- 1 Each to its Own: Types of Knife Sharpeners
- 2 How to Do It Without a Sharpener
- 3 How to Sharpen a Knife with a Leather Belt
- 4 How to Tell If It’s Sharp Enough
- 5 Is it Possible to Over-Sharpen Your Knives?
- 6 How to Keep It Sharp
- 7 Sharp as a Blade Outro
Whether we are talking about expensive or cheap knives, with or without a ceramic wrap or a wooden handle, they are all subject to the same issue, with time: they dull down. And, as surprising as it may seem, a dull knife has the potential of being far more dangerous than a sharp one. Accidents can happen to anyone, but in the case of blunt knives, they are more likely bound to happen.
Mastering how to sharpen a knife at home correctly can eliminate the risk of injuries and save you some money in the process. Here’s the ultimate guide on how to properly sharpen your knives. Find out how to care for them to enjoy your knives as long as possible!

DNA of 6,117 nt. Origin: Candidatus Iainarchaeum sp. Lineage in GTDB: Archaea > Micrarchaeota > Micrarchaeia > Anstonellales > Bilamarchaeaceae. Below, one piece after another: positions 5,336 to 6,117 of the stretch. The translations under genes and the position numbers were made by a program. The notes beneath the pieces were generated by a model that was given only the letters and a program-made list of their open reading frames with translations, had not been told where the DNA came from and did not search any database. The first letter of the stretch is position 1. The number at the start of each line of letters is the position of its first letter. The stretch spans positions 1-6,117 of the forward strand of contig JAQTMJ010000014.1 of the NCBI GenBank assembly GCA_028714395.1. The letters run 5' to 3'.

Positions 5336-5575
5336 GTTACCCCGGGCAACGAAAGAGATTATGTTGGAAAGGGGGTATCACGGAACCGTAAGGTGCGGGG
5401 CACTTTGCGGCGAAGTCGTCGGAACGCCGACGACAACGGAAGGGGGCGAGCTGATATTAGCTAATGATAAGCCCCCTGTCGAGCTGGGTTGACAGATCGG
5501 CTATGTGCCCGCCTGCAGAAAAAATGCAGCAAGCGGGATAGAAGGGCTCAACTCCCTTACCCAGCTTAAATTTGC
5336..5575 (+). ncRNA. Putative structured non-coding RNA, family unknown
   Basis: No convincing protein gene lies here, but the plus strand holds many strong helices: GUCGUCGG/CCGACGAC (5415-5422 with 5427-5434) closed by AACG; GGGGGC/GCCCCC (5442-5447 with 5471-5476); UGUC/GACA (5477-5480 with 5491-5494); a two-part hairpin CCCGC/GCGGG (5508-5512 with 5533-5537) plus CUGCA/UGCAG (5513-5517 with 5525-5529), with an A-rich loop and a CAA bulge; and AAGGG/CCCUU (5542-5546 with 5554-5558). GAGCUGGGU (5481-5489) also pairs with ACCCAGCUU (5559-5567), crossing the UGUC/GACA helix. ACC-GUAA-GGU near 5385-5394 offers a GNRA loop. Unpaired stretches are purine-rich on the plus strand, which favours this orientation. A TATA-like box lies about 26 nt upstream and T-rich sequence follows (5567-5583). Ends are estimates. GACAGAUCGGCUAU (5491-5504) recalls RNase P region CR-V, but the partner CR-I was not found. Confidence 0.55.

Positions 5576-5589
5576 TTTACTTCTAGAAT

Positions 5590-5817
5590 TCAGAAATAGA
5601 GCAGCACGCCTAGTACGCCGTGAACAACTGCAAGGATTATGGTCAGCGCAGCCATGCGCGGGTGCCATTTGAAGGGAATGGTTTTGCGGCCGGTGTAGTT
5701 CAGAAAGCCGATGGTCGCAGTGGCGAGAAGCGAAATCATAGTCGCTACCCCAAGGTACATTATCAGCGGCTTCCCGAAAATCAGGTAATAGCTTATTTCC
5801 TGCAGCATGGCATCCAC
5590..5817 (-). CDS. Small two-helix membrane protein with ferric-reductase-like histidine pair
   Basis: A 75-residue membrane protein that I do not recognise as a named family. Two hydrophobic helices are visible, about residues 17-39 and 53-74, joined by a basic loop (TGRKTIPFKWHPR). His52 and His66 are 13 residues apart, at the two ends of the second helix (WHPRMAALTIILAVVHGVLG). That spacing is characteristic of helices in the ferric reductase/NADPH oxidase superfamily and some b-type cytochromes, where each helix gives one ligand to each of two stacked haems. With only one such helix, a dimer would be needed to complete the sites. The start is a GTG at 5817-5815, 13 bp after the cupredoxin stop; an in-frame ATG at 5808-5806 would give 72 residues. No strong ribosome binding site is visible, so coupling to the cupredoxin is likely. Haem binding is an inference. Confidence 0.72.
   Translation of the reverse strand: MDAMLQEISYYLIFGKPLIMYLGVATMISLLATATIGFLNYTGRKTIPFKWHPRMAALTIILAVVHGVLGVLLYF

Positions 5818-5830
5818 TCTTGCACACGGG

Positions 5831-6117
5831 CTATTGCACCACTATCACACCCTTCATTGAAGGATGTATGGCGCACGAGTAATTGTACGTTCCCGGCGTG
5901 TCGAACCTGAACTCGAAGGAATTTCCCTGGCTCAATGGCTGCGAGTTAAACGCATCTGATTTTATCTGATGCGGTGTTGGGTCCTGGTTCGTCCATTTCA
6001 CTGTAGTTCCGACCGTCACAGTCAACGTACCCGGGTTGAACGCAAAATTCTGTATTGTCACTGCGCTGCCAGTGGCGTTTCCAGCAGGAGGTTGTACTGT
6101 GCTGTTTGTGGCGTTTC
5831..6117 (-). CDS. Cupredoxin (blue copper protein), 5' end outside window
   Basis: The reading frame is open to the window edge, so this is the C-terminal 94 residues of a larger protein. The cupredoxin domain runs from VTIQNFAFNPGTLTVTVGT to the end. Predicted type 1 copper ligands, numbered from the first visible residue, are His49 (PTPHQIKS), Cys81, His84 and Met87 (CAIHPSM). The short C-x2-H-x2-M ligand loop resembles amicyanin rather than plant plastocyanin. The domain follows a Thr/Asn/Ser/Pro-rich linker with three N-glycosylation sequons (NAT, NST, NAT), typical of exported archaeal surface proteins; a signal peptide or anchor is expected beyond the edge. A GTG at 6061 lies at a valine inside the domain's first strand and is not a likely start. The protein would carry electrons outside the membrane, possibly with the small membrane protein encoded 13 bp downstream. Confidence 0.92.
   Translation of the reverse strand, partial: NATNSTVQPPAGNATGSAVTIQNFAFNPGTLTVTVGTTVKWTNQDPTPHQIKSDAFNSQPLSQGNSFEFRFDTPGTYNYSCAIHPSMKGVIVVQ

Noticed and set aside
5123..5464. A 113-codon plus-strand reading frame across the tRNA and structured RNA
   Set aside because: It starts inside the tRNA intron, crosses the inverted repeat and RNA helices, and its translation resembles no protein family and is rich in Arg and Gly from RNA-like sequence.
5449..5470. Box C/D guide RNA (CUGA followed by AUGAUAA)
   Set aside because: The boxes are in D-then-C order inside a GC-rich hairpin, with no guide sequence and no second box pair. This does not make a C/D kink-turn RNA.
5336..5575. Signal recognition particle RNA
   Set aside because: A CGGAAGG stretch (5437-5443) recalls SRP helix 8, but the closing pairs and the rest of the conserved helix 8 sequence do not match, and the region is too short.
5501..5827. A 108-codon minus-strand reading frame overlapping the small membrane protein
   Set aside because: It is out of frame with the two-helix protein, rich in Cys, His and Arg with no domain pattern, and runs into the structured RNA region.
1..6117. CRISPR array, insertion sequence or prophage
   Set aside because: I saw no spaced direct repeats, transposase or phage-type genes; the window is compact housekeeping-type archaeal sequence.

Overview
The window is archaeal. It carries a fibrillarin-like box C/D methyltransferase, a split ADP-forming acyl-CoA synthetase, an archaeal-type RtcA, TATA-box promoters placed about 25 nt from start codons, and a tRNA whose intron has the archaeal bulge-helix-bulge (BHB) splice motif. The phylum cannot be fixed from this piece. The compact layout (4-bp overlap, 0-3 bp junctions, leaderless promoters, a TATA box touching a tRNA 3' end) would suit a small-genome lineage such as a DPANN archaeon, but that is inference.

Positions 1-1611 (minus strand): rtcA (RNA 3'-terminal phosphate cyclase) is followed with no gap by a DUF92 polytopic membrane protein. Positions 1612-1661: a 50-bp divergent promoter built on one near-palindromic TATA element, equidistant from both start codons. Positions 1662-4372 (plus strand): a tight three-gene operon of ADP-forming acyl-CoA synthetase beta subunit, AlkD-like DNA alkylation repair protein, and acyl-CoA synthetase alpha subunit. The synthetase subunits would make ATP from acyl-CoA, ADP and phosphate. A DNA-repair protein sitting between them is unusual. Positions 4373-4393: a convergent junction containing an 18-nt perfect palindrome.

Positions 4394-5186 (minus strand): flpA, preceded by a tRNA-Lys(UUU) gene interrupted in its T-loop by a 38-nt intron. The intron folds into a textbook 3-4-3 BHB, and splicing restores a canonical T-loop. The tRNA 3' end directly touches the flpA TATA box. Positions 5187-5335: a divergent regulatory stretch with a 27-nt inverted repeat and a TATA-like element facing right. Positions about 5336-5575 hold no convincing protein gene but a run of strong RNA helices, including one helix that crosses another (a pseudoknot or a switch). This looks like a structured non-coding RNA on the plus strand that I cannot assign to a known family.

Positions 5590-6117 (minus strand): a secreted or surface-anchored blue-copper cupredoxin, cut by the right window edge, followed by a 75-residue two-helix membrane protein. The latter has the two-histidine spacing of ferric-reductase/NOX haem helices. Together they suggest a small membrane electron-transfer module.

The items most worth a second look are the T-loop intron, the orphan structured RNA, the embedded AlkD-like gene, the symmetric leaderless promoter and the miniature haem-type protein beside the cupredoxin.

Each to its Own: Types of Knife Sharpeners
Even if this the first time trying to figure out how to sharpen a knife at home, by now, you’ve probably figured out already that there is more than one way to do it. It is an intricate and delicate job, as you have several means and materials at your disposal, depending on your specific purpose. But first things first, here are the main types of sharpeners along to their particular details:
Unlike the name suggests, and contrary to popular belief, these items are mostly meant for upkeep, not the actual sharpening. They are long, thin rods which primarily hone knives that are already sharp, or at least in decent condition. The knife hone is perfect for day-to-day maintenance, but it can’t do much for blades that are already dull. They’re pretty easy to use, as you just have to hold them in one hand, and with your other hand, sweep the blade across its surface, applying constant pressure.